'Greater Tipraland' statehood demand likely to dominate Tripura Assembly polls

The 'Greater Tipraland' separate statehood demand seeking to carve out tribal areas of Tripura is likely to dominate the political discourse.

Published: 20th February 2022 03:43 PM  |   Last Updated: 20th February 2022 08:30 PM   |  A+A-


For representational purposes (Photo | PTI)


AGARTALA: The 'Greater Tipraland' separate statehood demand seeking to carve out tribal areas of Tripura is likely to dominate the political discourse in the assembly elections in the northeastern state due early next year.

The Tripura Indigenous Progressive Regional Alliance or TIPRA Motha, a regional political party led by royal scion Pradyot Kishore Debbarma, seeks a separate state for the indigenous people of Tripura.

The party swept the Tripura Tribal Areas Autonomous District Council (TTAADC) elections held in April last year, winning 18 of the 28 seats over the 'Greater Tipraland' demand in a direct contest with the ruling BJP-IPFT alliance.

The statehood demand may affect results in 20 assembly seats, where tribals hold considerable clout electorally, in the 60-member House.

Debbarma said that his party is willing to forge an alliance with any national party that provides a constitutional solution to the demand of the indigenous people of the Tripura, who form one-third of the state's estimated 40 lakh population and live in the tribal council area, which constitutes two-thirds of the state's territory.

'Greater Tipraland' is essentially an extension of ruling partner Indigenous Peoples Front of Tripura's demand for 'Tipraland', a separate state for tribals by carving out the TTAADC area.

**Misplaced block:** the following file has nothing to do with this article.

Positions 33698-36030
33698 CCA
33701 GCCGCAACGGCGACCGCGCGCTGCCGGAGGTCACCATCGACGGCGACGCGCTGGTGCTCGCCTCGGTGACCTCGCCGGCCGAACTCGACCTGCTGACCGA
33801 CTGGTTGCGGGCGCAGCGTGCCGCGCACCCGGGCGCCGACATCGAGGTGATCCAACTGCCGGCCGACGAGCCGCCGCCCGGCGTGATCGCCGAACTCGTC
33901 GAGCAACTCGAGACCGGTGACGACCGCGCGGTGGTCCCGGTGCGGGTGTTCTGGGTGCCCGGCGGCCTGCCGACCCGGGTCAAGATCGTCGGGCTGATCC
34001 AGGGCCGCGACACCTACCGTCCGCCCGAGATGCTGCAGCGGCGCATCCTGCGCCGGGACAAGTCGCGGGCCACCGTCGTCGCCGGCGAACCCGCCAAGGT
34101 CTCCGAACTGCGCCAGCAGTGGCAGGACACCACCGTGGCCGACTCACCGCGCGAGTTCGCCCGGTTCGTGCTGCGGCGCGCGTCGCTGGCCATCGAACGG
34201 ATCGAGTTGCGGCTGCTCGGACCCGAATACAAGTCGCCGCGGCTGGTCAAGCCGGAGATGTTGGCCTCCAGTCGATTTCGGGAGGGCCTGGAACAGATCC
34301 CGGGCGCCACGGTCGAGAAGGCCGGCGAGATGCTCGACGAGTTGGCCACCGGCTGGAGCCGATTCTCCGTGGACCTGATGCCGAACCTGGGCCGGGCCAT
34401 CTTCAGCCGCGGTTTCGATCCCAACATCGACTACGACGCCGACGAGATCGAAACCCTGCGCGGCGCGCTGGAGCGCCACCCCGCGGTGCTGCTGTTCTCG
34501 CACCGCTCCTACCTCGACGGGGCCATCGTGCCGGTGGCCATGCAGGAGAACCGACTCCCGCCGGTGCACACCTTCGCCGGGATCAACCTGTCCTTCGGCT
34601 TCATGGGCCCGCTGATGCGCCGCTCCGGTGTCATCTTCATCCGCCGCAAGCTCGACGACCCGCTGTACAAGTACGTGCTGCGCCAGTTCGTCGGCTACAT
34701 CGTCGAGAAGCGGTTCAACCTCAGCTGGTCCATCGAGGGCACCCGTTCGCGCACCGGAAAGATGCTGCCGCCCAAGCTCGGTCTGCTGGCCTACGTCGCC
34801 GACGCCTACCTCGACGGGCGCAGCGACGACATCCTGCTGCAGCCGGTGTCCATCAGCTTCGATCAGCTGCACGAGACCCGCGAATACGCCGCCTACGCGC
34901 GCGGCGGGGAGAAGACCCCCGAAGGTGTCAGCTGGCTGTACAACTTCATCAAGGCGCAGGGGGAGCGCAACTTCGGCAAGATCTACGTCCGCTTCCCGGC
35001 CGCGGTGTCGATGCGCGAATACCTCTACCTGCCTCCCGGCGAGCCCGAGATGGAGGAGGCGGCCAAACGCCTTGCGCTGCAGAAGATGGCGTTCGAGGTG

However, the new demand seeks to include every tribal living inside and outside the TTAADC area.

The 'Greater Tipraland' idea does not restrict only to Tripura, and seeks to also include Tripuris living in Assam, Mizoram, and Chittagong Hill Tracts of Bangladesh.

However, the royal scion has never clarified if his demand for 'Greater Tipraland' seeks to redraw the territorial boundaries of Tripura or whether the proposed state's map also includes parts of Assam, Mizoram and Bangladesh.

The party wants the Centre to discuss their demand, but has not received any response so far.

All major political parties in the state including the ruling BJP, opposition CPI(M) and Congress, have rejected the demand on several occasions, calling it "separatist and divisive".

If 'Greater Tipraland' state is formed, tribals, who form one-third of the population will control two-thirds of the territory, and non-tribals, who form two-thirds of the population, will have to settle with only one-third of Tripura's area.

"We want a constitutional solution to our demand, which only the central government can provide. It is not possible to solve our problem by sanctioning any financial package only," Debbarma told PTI.

He said that his party's motto is to empower the tribal community but it is not against any other community.

"Many Bengalis live in the tribal council area. We want them to live in peace and harmony. In the princely state of Tripura, Bengalis and tribals lived peacefully and we want to maintain that tradition," he said.

The princely state, which was ruled by tribal kings for about 500 years, joined the Indian union in 1949.

"If the Centre is not in agreement with our demand, then Prime Minister Narendra Modi or Union Home Minister Amit Shah should give us an alternative solution in writing and we will discuss it with the people of our community.

"However, the Centre is neither responding to our demand nor inviting us for dialogue. It can negotiate with NSCN but not with us as we are agitating peacefully," he said.

Debbarma also criticised the state government for not holding elections to 587 village committees in the tribal council even as their term expired a year back.

"The ruling BJP is well aware that it will lose over 95 per cent of the seats if elections to the village committees are held. If elections are not held before March 31, funds will not be sanctioned in the next budget," he said.


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